What do you expect when you're walking into a Little Stevie Wonder concert? He hasn't played here in over twelve years, which is longer than I've been in the Bay Area. Was he going to play the new songs off the record for which this tour is supporting? Was he going to play a seven hour concert of "just the hits?" Was he going to do Songs in the Key of Life in its entirety?
Whatever he would choose to play, there was one thing for certain. The source material is so good that all Stevie Wonder had to do was show up and the concert would be glorious.
The stage was set up with Stevie front and center. He had his electric piano and Clavicle set up facing the audience, and a baby grand piano off to his left. To the side nearest the piano were the three backup singers, one of whom was his daughter who inspired "Isn't She Lovely." Another of the backup singers did interpretive dancing for us during a few numbers. Opposite them on the other side of Stevie was an unoccupied drum set. The first row of musicians behind Stevie (from our left to right) was a second keyboard player, a guitarist, the bass player (a Detroit guy who was the musical director), a second guitarist, and a third keyboard player. The third row was the drummer flanked on both sides by percussionists.
The show opened with Stevie being escorted onto the stage by his daughter. He started with a 4 or 5 minute speech about God, his recently passed mother, his love for his audience, and his daughter. He then sat at the baby grand and started a slow number that was relevant to the speech he just delivered. The band came out one-by-one during the song and picked it up with Stevie. His second song was another slow piano number.
He then moved over to the electric piano and kicked it into high gear and got the crowd dancing. He improved out of that number and into a montage of Motown and other cover songs covering everything from P-Funk to Michael Jackson. I think this part was mostly improved. He even through in a couple verses of Charlie Pride’s "The Most Beautiful Girl." "Hey, did you happen to see the most beautiful girl who walked out on me?" And out of that came "Higher Ground." WOW!!! That got the audience dancing, and he kept us there for a few more songs.
Then he slowed it down again for another three or four songs while we all chilled, realized how lucky we were to be there, and watched the almost-full moon coming up to the side of Mount Diablo. After this second round of slow songs, he threw it into overdrive and never slowed down again for the rest of the show.
I didn't keep a setlist, but there were tons of material from "Songs in the Key of Life." He threw in a sprinkling of new songs, too, but they're so "Stevie Wonder" that you're gonna be confused that you've never heard them before.
I felt like the majority of the show was off the cuff. The band did a LOT of responding to Stevie. There were a couple songs that he got about half way through but didn't finish, one of which I think was a request from the audience. He made up a few songs on the spot. He did a lot of talking between songs, sometimes too much talking, frankly, but entertaining for the majority of his audience. (I didn't know it, but he's quite the entertainer). Right when he had us absolutely sold on his greatness, he abandoned the pianos and moved over to the empty drum kit and gave an impressive drum solo, followed by a duet with the main drummer.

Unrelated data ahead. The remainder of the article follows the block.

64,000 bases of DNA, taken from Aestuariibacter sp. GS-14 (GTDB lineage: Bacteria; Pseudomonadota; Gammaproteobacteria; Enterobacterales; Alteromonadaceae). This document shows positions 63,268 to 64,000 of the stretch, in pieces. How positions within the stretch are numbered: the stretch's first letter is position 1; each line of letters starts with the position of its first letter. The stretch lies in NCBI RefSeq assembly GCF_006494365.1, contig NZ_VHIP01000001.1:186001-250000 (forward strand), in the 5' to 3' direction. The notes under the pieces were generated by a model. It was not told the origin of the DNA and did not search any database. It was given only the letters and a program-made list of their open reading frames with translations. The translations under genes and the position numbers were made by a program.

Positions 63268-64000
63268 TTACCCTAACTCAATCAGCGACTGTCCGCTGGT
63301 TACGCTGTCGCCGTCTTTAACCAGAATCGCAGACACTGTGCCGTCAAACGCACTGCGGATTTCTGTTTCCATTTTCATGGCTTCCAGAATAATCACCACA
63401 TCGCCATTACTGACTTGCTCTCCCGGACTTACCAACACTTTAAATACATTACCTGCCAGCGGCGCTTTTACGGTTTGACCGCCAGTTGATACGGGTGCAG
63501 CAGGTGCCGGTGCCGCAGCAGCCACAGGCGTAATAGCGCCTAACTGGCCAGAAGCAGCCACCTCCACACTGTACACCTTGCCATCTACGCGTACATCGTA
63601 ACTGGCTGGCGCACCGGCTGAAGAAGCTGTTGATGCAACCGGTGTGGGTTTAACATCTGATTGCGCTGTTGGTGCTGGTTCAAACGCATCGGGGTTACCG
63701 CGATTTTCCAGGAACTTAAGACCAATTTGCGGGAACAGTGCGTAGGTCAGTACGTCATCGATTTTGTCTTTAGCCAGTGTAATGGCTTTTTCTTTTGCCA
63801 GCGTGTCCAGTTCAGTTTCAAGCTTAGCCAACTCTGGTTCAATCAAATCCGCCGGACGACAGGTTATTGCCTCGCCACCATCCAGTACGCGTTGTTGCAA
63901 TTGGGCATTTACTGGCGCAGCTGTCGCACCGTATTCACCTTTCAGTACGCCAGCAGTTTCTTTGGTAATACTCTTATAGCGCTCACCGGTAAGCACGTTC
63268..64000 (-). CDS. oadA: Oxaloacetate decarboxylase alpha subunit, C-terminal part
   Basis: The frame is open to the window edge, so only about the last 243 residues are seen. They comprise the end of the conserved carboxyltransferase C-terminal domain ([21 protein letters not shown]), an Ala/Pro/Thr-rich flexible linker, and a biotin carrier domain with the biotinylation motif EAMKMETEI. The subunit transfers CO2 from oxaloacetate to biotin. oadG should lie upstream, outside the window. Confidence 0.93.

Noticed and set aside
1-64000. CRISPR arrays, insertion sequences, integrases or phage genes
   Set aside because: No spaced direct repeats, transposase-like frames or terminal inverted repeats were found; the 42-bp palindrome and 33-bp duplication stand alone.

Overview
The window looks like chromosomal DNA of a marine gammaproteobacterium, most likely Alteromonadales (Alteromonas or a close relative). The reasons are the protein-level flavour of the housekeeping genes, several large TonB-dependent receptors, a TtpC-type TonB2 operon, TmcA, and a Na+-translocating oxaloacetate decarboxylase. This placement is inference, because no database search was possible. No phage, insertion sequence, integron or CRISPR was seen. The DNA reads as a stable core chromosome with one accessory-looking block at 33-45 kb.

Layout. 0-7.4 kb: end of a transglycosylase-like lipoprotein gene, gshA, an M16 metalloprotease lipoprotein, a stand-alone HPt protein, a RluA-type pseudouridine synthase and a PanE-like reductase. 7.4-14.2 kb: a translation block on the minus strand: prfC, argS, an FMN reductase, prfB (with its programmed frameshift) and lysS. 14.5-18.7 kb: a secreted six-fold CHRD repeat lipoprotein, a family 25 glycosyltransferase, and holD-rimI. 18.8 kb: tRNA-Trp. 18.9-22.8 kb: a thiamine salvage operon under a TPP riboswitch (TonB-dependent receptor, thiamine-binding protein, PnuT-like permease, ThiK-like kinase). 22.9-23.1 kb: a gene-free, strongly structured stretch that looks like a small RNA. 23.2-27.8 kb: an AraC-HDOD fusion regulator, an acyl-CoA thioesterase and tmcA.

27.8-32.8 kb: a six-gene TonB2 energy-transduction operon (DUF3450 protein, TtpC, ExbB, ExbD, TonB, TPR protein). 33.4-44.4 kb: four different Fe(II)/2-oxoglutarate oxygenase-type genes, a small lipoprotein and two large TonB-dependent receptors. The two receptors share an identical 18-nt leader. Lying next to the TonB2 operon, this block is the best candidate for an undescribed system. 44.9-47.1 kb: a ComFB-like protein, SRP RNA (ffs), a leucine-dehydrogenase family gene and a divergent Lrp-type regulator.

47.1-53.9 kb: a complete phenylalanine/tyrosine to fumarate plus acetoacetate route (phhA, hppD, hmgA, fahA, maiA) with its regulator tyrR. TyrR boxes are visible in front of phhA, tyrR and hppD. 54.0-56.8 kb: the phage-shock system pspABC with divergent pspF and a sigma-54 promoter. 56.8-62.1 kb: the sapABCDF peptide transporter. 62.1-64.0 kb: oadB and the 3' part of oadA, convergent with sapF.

Later in the show, he surprised everyone on stage by jumping up on his piano bench to sing a number. His daughter was clearly distressed by this unplanned event as she motioned for a stage hand to go stand beside him.
Speaking of his daughter, she sat beside him when he played "Isn’t She Lovely," and I have to tell you, she is.
I can’t let this review pass without giving major props to the venue, the Pavilion in Concord. Security never touched my body. No one patrolled the isles, which made for easy walkabouts during the show. Though the beers were eleven dollars, the vibe was perfectly chill. The mix was perfect. The audience was multiethnic and multigenerational. (A girl beside us was wearing an Antrax hoodie!) I was happy that it was a stand up and dance show, save for those half dozen or so slow numbers. The set list was really great because Michelle yelled, "Oh, I LOVE this song!!!" with just about every song he started. "He played all my favorites!" ...but then he'd start another one and it would all happen again, ultimately until he filled a solid three hours.
There was no encore, save for the bright moon and stars shining down on a perfect summer evening.
Did he play "Superstition"?
Yes, he did play Superstition.
Nice review Doogles.
>>beers were eleven dollars
Yikes. . .
Great review Doogels. It was a magical night. Stevie Wonder had the whole crowd doing parts. Stevie led the audience by having the men sing a line while the women had their own line to sing.
Karen and I had a good time and were not harassed for puffing. Definitely a mellow crowd which a big and nice change from the night before of Beastie Boys as the Greek.
Getting into the venue was tuff for many folks and I saw some that bought the premeire parking only to park on a real steep incline that had some nice cars bottoming out where they were parked. The weather couldn't have been any better with the moon shining brightly over Mt. Diablo.
Great review, Senor Doogles. With all positive intentions, I'm jealous!
The Gate's review is here:
You need to review more shows.
Stevie is a musical genius! Glad you went and had such a positive experience Doogs.
>>He had his electric piano and Clavicle set up facing the audience
Isn't a clavicle your collar bone?
great review, doogles. i feel like i was there
>>Isn't a clavicle your collar bone?<<
Yes it is. I think Doogs was referring to a clavinet, but I could be wrong.
A picture of the clavinet Stevie used during the recording of Superstition.